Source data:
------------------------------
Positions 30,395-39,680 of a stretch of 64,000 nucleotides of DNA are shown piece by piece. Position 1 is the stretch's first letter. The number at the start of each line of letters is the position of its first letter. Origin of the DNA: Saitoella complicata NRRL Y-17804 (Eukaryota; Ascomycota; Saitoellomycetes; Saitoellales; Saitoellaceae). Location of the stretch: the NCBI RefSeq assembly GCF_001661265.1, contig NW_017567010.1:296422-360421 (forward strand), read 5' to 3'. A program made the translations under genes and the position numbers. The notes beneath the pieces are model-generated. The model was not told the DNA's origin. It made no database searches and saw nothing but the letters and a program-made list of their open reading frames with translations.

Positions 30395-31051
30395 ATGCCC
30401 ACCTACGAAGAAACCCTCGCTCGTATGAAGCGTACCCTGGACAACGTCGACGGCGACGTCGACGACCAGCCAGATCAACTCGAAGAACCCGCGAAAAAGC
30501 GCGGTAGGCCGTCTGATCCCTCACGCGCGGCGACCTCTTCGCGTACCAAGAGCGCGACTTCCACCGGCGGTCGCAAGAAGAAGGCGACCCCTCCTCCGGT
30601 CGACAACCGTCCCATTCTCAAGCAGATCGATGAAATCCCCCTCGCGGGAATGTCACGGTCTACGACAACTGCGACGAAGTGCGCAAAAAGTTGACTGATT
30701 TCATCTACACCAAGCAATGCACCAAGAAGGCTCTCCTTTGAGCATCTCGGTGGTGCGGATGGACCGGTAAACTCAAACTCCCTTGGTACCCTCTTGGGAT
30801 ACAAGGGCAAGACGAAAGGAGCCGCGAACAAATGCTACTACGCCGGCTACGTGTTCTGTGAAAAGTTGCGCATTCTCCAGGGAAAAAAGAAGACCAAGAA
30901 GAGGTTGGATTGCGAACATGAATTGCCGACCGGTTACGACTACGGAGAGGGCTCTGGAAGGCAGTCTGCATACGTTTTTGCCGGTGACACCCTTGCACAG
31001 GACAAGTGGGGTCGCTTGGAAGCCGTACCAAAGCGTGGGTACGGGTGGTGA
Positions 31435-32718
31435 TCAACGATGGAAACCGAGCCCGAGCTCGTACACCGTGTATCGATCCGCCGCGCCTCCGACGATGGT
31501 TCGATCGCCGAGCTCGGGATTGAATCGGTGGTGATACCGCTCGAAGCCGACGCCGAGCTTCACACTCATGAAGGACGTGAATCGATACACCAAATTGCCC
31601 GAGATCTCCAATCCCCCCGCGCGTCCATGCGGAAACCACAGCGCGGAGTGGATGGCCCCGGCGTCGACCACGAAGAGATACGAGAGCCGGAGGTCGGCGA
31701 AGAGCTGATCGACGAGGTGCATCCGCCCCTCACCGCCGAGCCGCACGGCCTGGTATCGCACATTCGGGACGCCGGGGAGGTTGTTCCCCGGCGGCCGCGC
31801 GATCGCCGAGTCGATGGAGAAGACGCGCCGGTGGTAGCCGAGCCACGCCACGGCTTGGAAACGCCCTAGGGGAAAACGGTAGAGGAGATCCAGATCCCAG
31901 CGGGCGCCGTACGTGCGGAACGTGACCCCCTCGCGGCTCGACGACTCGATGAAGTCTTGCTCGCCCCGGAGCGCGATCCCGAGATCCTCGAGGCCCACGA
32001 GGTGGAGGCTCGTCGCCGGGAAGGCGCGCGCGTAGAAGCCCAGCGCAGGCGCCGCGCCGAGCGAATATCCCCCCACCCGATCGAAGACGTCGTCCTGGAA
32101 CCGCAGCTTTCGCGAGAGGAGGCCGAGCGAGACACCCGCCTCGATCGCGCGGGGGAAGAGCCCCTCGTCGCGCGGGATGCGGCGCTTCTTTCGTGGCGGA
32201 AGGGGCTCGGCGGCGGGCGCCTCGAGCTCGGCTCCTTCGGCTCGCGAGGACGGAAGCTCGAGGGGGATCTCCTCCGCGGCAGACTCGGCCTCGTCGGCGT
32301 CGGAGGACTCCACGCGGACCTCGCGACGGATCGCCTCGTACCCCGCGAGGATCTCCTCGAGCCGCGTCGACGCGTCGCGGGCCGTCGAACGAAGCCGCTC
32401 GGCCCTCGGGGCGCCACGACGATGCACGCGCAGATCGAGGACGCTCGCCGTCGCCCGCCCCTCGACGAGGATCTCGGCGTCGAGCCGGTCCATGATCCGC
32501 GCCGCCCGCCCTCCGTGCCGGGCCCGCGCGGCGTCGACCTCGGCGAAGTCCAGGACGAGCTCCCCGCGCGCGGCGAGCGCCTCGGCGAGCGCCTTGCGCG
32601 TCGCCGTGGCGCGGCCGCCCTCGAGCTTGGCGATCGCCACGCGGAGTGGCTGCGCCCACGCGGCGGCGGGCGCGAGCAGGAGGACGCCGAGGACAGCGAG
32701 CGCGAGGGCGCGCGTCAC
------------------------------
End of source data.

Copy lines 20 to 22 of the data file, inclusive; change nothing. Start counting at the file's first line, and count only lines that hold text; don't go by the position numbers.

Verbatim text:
32201 AGGGGCTCGGCGGCGGGCGCCTCGAGCTCGGCTCCTTCGGCTCGCGAGGACGGAAGCTCGAGGGGGATCTCCTCCGCGGCAGACTCGGCCTCGTCGGCGT
32301 CGGAGGACTCCACGCGGACCTCGCGACGGATCGCCTCGTACCCCGCGAGGATCTCCTCGAGCCGCGTCGACGCGTCGCGGGCCGTCGAACGAAGCCGCTC
32401 GGCCCTCGGGGCGCCACGACGATGCACGCGCAGATCGAGGACGCTCGCCGTCGCCCGCCCCTCGACGAGGATCTCGGCGTCGAGCCGGTCCATGATCCGC